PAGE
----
Imágenes de páginas




Like the lost Pleiad seen no more below. aspirate, according to the Arabesque guttoral.

[p. 144. St. 14. It means what there is as yet no precise paine Quæ septem dici sex tamen esse solent." Ovid. for in England, though the practice is as com

mon as in any tramontane country whatever. His name Giuseppe, call d more briefly, Beppo.

(p. 145. St. 15. Beppo lo the Joe of the Italian Joseph.

Raphael, who died in thy embrace, and vies. The Spaniards call the person a “Cortejo."

[p. 147. St. 46. (p. 146. St. 37. For the received accounts of the cause of RaCortejo" is pronounced “Corteho," with

an phael's death, see his Lives.



That e'er dy precious metal was held in.

(p. 199. St. 71. Brave men were living before Agamemnon.

This dress is Moorish, and the bracelets and [p. 153. St. 5.

bar are worn in the manner described. The **Vixere fortes ante Agamemnona." HORACE.

reader will perceive hereafter, that, as the

mother of Haidee was of Fez, her daughter Save thine "incomparable oil," Macassar!

wore the garb of the country.

(p. 154. St. 17. "Description des vertus incomparables de l'huile

A like gold bar, above her instep rollid. de Macassar."-See the advertisement.

[p. 199. St. 72.

The bar of gold above the instep is a mark They only add them all in an appendix.

of sovereign rank in the women of the families [p. 156. St. 41.

of the Deys, and is worn as such by their female Faet. There is, or was, such an edition, with

relatives. all the obnoxious epigrams of Martial placed by themselves at the end.

Her person it allow'd at large to run.

(p. 199. St. 73. The bard I quote from does not sing amiss.

This is no exaggeration; there were four

(p. 160. St. 88. women, whom ! remember to have seen, who Campbell's Gertrude of Wyoming; it is the possessed their hair in this profusion; of these, opening of Canto III.

three were English, the other was a Levantine.

Their hair was of that length and quantity, Is it for this that General Count O'Reilly,

that when let down, it almost entirely shaded Who took Algiers, declares I used him vílely? the person, 80 as nearly to render dress a su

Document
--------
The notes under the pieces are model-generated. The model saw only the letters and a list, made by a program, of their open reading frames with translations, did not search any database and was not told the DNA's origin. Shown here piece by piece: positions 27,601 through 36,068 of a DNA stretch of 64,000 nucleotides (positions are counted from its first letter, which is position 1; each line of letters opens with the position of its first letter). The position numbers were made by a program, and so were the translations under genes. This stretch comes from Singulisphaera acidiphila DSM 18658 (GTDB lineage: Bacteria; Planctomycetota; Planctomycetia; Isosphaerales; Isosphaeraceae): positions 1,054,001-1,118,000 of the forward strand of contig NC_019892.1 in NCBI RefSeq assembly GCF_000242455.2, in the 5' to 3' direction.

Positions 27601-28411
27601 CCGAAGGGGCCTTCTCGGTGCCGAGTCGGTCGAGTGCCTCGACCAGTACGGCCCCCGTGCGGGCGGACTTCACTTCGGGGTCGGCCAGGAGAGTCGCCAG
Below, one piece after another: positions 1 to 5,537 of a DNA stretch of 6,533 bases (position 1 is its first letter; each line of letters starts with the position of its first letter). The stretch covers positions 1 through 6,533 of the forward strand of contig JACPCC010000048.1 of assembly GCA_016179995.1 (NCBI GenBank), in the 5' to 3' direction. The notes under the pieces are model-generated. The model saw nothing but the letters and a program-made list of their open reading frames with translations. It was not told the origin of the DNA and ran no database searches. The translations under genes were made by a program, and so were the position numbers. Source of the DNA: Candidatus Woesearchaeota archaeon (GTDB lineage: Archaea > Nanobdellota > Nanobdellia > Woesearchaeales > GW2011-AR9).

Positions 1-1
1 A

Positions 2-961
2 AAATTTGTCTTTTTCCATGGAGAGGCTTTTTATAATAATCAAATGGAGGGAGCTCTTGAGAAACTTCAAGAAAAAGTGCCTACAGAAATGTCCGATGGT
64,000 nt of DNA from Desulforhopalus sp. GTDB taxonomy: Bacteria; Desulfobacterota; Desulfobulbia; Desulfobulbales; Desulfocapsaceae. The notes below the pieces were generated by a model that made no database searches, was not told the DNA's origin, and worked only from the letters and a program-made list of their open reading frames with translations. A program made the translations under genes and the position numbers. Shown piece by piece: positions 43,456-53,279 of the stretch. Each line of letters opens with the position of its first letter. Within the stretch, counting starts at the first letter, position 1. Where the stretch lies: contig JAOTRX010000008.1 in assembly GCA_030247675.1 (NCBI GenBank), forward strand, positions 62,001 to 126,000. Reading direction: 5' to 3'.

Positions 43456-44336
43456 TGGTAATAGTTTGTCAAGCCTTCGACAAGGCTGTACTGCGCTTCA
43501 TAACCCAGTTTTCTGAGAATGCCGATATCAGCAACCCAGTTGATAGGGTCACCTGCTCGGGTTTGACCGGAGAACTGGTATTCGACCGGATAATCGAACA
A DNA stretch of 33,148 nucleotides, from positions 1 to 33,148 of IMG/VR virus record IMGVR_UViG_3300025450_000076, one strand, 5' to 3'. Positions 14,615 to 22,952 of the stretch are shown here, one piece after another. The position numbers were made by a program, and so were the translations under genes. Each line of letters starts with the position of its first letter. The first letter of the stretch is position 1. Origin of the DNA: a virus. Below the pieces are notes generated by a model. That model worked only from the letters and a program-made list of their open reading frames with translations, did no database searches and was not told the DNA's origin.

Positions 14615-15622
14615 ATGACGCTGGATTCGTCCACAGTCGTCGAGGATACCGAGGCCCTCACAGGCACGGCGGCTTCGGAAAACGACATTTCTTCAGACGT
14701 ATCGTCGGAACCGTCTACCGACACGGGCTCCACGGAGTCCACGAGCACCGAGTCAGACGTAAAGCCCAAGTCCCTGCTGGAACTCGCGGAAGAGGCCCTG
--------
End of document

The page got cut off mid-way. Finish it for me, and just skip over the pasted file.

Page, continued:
(p. 165. St. 118. perfluity: Of these, only one had dark hair; the Donna Julia here made a mistake. Count

Oriental's had, perhaps, the lightest colour of O'Reilly did not take Algiers—but Algiers very

the four. nearly took him; he and his army and fleet Tretreated with great loss, and not much credit, Soft hour! which wakes the wish and melts the from before that city.


(p. 204. St. 108.

Era già l' ora che volge 'l disio, My days of love are over, me no more

A naviganti, e 'ntenerisce il cuore ;

(p. 171. St. 216. Lo di chi han detto a' dolci amici a dio; Me nec femina, nec puer

E che lo nuovo peregrin d'amore Jam, nec spes animi credula mutui,

Punge, se ode squilla di lontano, Nec certare juvat mero,

Che paja 'l giorno pianger che si muore." Nec vincire novis tempora floribus.

DANTE's Purgatory, C. 8. This last line is the first of Gray's Elegy,

taken by him without acknowledgment. NOTES TO CAN TO IU.

Some hands unseen strew'd flowers upon his tomb. Por none likes more to hear himself converse.

Ip. 204. St. 109. [p. 197. St. 45. See Suetonius for this fact. Rispose allor' Margatte, a dirtel tosto,

Jo non credo più al nero ch' all azzurro; Ma nell cappone, o lesso, o vuogli arrosto,

NOTES TO CANTO IV. E credo alcuna volta anco nel burro; Nella cervogia, e quando io n'ho nell mosto,

A vein had burst. (p. 209. Su 59. E molto più nell' espro che il mangurro;

This is no very uncommon effect of the vio. Ma sopra tutto nel buon vino ho sede, Jence of conflicting and different passions. The E credo che sia salvo chi gli crede.

Doge Francis Foscari, on his deposition, in 1457, Pulci, Morgante Maggiore, 18, 151. hearing the bell of St. Mark announce the elec(p. 223. Se

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(p. 229. & 14

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tion of his successor, “mourut subitement d'une A marble fountain echoes.

(p. 220. Stj. hémorrhagie causée par une veine qui éclata A common furniture.- I recollect being receivdans sa poitrine, (see Sismondi and Daru,) ed by Ali Pacha, in a room containing a bartle at the age of eighty years, when “Who would basin and fountain. have thought the old man had so much blood in him?" Before I was sixteen years of age,

The gate so splendid was in all ne feature I was witness to a melancholy instance of the same effect of mixed passions upon a young person; Features of a gate - - a ministerial metapbar; who, however, did not die in consequence, at "the feature upon which this question hinga. that time, but fell a victim some years afterwards See the “Fudge Family," or hear Castlereaçi to a seizure of the same kind, arising from causes intimately connected with agitation of mind.

Though on more thorough-bred or fairer fazer But sold by the impresario at no' high rate.

(p. 225. SN (p. 211. St. 80.

There is perhaps nothing more distincta est This is a fact. A few years ago a man engaged birth than the hand : it is almost the oak la a company for some foreign theatre, embarked of blood which aristocracy can generate. them at an Italian port, and, carrying them to Algiers, sold them all. One of the women, returned from her captivity, I heard sing, by